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Re: Snake Creek Gap - Garrard

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  • josepharose
    ... opposite, ... I did so state that. I had written, Sherman took the AotC s division of cavalry under Garrard and gave it to McPherson. Therefore, McP
    Message 1 of 101 , Jun 3, 2005
      --- In civilwarwest@yahoogroups.com, "William H Keene"
      <wh_keene@y...> wrote:
      > --- In civilwarwest@yahoogroups.com, "josepharose"
      > <josepharose@y...> wrote:
      > > ...
      > > As I stated, McPherson *had* Garrard's cavalry.
      > I don't see where ypu stated that. In fact you stated the
      > as I tried ot point out.

      I did so state that. I had written, "Sherman took the AotC's
      division of cavalry under Garrard and gave it to McPherson."
      Therefore, McP *had* Garrard's division. I never stated the opposite.

      > Garrard, as youy stated, was not available
      > at the time of themovement -- McPherson did not have him at the
      > of the movement.

      Please review the ORs. Garrard was in the vicinity, but he wasn't at
      the head of McP's troops when McP went through the gap. Instead,
      Garrard was left in front of the gap--around Villanow, IIRC, and told
      to patrol toward the south. Garrard was part of McPherson's command,
      but McP did not avail himself of the cavalry in the move thru SCG
      because of the delays in moving and McP's/Sherman's decision not to
      wait for him.

      > It is true that the movement couldhave been delayed to wait for
      > Garrard, but such a delay was not within McPherson's orders. So
      > would it be McPherson's fault that Garrard wasn't present? Those
      > fault are Sherman and Garrard.

      Unless Garrard can be shown to have been moving too slowly, the fault
      lies with Sherman and McP.

      > > ... As I stated, this
      > > cavalry *was not* available because it did not reach the gap in
      > time to
      > > lead the way.
      > Not only had it not reached the gap, it had not reached McPherson
      > all. Prior to his mvoing through the gap., Garrard had not even
      > reported to him.

      Do you have evidence for this assertion? I think that I can show you
      ORs to prove your wrong.

      > > ... It had been under Sherman's/McPherson's direction for
      > > long enough ...
      > It had not been under McPherson's direction at all. Until Garrard
      > arrived on the scene (which did not happene until afte McPherson
      > moved through the gap), he had been udner Sherman and Thomas.

      I do think that you are wrong, and I would like to see evidence that
      states what you assert.

      > > ... that if they had not changed the strategic plans ....
      > McPherson did not change the plan, Sherman did.

      I do not know whether McP had input into the initial decision or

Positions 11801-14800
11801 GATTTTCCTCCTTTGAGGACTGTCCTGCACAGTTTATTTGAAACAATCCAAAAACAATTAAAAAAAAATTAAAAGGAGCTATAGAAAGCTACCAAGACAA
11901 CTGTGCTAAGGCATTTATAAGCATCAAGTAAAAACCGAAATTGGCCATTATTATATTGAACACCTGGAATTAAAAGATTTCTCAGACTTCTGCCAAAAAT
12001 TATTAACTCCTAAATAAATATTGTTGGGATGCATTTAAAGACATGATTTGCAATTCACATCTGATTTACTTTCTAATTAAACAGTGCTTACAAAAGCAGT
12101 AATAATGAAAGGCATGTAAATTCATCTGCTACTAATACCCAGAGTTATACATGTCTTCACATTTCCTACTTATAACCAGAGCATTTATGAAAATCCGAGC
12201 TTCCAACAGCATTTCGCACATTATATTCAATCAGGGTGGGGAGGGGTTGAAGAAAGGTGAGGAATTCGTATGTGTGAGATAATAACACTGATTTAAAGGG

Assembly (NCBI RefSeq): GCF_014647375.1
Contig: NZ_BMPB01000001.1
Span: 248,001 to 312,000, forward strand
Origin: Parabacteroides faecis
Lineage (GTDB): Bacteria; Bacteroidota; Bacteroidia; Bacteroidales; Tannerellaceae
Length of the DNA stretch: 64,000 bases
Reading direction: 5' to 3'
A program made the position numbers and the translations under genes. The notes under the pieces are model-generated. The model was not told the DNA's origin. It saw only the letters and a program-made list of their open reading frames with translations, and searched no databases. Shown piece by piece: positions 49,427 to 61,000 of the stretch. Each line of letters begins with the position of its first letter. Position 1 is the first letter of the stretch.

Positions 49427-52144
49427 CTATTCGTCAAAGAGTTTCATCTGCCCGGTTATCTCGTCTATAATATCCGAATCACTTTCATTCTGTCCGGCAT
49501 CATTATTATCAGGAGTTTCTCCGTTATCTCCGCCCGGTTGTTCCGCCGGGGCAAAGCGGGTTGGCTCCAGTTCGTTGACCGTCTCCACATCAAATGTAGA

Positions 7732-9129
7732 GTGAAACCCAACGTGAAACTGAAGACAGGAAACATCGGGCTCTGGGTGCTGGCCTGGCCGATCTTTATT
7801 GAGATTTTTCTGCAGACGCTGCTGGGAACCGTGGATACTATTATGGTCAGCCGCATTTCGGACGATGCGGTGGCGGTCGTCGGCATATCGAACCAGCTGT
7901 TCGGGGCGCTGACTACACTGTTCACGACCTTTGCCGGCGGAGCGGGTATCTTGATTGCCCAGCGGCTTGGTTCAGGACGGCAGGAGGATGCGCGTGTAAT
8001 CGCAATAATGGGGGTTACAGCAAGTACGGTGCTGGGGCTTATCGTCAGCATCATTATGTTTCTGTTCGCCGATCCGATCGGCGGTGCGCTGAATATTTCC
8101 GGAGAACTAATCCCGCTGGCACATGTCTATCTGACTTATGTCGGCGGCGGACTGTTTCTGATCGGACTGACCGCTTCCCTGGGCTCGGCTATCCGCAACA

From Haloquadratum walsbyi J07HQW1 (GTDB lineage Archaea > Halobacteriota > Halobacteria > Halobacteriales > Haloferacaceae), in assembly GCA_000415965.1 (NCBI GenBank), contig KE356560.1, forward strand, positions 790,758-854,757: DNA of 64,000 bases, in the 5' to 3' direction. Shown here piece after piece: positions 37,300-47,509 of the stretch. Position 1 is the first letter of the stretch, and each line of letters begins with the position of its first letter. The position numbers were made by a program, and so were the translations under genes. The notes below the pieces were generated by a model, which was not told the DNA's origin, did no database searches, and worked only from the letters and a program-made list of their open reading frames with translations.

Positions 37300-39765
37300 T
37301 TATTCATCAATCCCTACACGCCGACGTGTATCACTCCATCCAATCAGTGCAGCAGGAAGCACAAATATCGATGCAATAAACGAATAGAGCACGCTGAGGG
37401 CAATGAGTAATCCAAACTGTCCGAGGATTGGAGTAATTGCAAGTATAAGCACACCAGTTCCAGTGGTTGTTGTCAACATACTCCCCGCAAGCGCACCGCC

not. I'd be surprised if he was not part of the decision-making

      > at the
      > > last minute, had started the cavalry earlier, and/or had delayed
      > the
      > > move until Garrard was ready, then Garrard *would* have been
      > available.
      > True.
      > > There's a distinct difference between having a unit and making it
      > > available for use. There is no contradiction.
      > Yes there is a contradiction -- as pointed out above att he time he
      > moved through the gap McPherson did not have Garrard at his
      > or under his orders.

      As above, I think that you are wrong.

      > > Sherman could also have realized the problem before the crunch
      > time
      > > came and could have switched Kilpatrick for Garrard, giving McP a
      > > cavalry division in good condition and ready for the move.
      > Certainly true.
      > > These are mistakes of Sherman and McPherson.
      > Why McPherson? Until after the fact Garrard was not his to
      > McPhersons was proceeding as Sherman directed.

      Even if McP didn't have Garrard under his command, McP would still be
      at fault for not requesting the necessary numbers and types of troops
      needed to fulfill his mission.

    • keeno2@aol.com
      You ve outlined a scenario that would have guaranteed Union defeat at Pittsburg Landing. Two divisions could not have withstood the assault launched. By the
      Message 101 of 101 , Jun 10, 2005
        You've outlined a scenario that would have guaranteed Union defeat at Pittsburg Landing. Two divisions could not have withstood the assault launched. By the time the divisions at Crump's Landing could be moved into support position, it would have been all over. A division at Hamburg Landing could not have helped much.
        As it was, the divisions present were almost defeated. Too many Confederates for Union resistance. Had PGTB not called a halt near sundown, there might have been a different conclusion.
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